Phantom ThreadPhantom Thread (2017)
Director: Paul Thomas Anderson           

Cast: Vicky Krieps, Daniel Day Lewis, Lesley Manville

Runtime: 2 hours 10 minutes
Screening at Home, Manchester and on general release

Knowing almost nothing of the way ahead, I fumbled for the thread in Paul Thomas Anderson’s labyrinth.  True to the old myth, a sudden infatuation heralded the start of this journey into the subterranea of the heart although the exchange was less than obvious.  Ariadne gave Theseus the thread so as to find his way back out of the labyrinth after defeating the Minotaur in return for marriage to a ‘plain girl’ and the promise of escape from dreary Crete.  In Phantom Thread, the intrigue that motivates us to keep following the thread is not the prospect of emancipation, but the desire to know the true nature of the exchange between Woodcock (Daniel Day Lewis) and Alma (Vicky Krieps).

Phantoms, ghosts, invisible forces capable of wreaking havoc in the material world haunt every sumptuous scene of this film.  Absences, lacunae, the unexplained, the unsaid, the barely felt, the hinted and the long-departed stalk its spiral stairways.  Suggestions and suspicions are sewn into its celluloid, encoded in its digital DNA.  There are scenes you don’t remember, scenes you thought you could afford to forget.  There are scenes that return when you close your eyes, when you try to put the world behind you.

In this labyrinth we move from coastal cafe to chateau to town house, from dining room to scullery to bedroom to en suite bathroom, spiralling, spiralling, spiralling stairways, winding and winding and winding the thread.  Phantom brides and phantom lives.  Restless, exhausted, weary from the constant movement from chateau to town house, chateau to town house, horrified by the claustrophobia of dining room to bedroom to en suite bathroom, invisible desires, invisible desire paths intangible upon the 30’s floor tiles, below the dado rails and the picture rails and the coving and the telephone box perched up on the wall, the receiver slumped over its cradle, waiting for the post-war world to make it ring.  Waiting.  Waiting.  The endless days.  Restless ghosts from room to room.  Beneath the eaves in the studio in the roof of that chateau in the forest, wrapped in trees, ensconced in the opacity of evergreen turreted life.

In this labyrinth that’s what it’s like.  Step by step for a thousand miles, but each passageway wrapped tight back on the last, the illusion of movement and the lives you could have lived, lives upon lives.  Days go by without sunset or sunrise and yet you are only in the room next door.  The thread is frayed.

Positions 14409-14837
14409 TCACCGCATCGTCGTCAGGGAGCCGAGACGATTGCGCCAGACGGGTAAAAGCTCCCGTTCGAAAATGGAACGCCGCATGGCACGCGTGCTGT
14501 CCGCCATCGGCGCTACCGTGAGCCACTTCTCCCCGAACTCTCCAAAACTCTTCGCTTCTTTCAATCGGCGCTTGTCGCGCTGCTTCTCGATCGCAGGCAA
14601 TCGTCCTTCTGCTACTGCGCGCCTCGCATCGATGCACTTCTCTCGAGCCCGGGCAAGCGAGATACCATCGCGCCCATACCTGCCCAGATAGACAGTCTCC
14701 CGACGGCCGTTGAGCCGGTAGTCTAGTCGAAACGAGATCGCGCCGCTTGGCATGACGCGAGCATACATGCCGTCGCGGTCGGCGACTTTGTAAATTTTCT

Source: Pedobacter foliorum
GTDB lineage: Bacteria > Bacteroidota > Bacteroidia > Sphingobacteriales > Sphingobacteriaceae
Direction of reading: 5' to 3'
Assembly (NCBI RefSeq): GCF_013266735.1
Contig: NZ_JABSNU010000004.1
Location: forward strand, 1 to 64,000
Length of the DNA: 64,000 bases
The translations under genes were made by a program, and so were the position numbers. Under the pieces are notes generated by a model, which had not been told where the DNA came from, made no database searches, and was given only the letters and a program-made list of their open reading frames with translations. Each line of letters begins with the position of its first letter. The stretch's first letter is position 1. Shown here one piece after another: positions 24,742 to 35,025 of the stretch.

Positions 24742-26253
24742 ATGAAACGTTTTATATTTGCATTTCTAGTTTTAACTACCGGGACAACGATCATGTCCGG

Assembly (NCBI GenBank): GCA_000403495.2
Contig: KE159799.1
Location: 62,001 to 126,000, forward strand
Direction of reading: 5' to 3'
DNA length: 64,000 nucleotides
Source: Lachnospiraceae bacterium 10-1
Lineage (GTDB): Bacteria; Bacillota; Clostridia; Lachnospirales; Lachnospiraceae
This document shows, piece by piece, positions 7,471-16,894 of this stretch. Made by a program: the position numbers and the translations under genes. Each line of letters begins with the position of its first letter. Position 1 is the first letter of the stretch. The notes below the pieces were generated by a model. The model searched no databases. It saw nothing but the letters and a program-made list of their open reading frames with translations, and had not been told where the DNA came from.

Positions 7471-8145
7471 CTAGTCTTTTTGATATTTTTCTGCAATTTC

Alma is here in the labyrinth by your side, in a way that Ariadne never was.  Woodcock is fumbling now, frantic in the darkness, ahead of you, you feel him snap, the thread is taught, he does not confront the beast, he becomes the beast, his horns sharp against the confines of these narrow passageways, these spiral stairs, these convolutions of his brain, of yours, of your conjugal mind.

Alma haunts her own life, a ghost moving from chateau to town house, from dining room to scullery to bedroom to en suite bathroom, she glides without friction, observing, reserved, watching her own epitaph slowly chiselled onto her tombstone.  Cyril (Lesley Mandeville) watches too.  They co-exist.  At a distance.  Gradually, imperceptibly, they enter each others’s orbit, lock into place, gain traction, warp space, arrest the direction of travel, effect change once again in the material world.  Never anything less than implacable.  These spirits dip into the real, conspire to emancipate themselves from the beast whilst remaining labyrinthine.

At the fulcrum of change we view the decisive moment of the film from the perspective of the bottom of a simmering stove-top pan, through the magic of a fungal sheen.  Emancipation can be gained through many forms.  Physically, we may be trapped in this labyrinth forever with its gluttony of aristocratic domesticity, but there are other ways to escape the maze and defeat the beast, when the way is lost and the blade is blunt.

Haunted by the ghost of Empire, by the wounded, lingering spectre of British reserve, by the displaced, the disoriented, the Pyrrhic victors, the wandering, the wondering where when my life can begin.  What is that accent?  What is that place, which year?  You think you know, but then you question it.  You think you know but you don’t.  You never do.  You grasp at the threads.


Phantom Thread is on general release now.

Watch the trailer for the film on YouTube here.

All words by Lee Ashworth. More writing by Lee Ashworth can be found at his author’s archive. Lee Ashworth is also on twitter as @Lee_Ashworth_ and has a website here.

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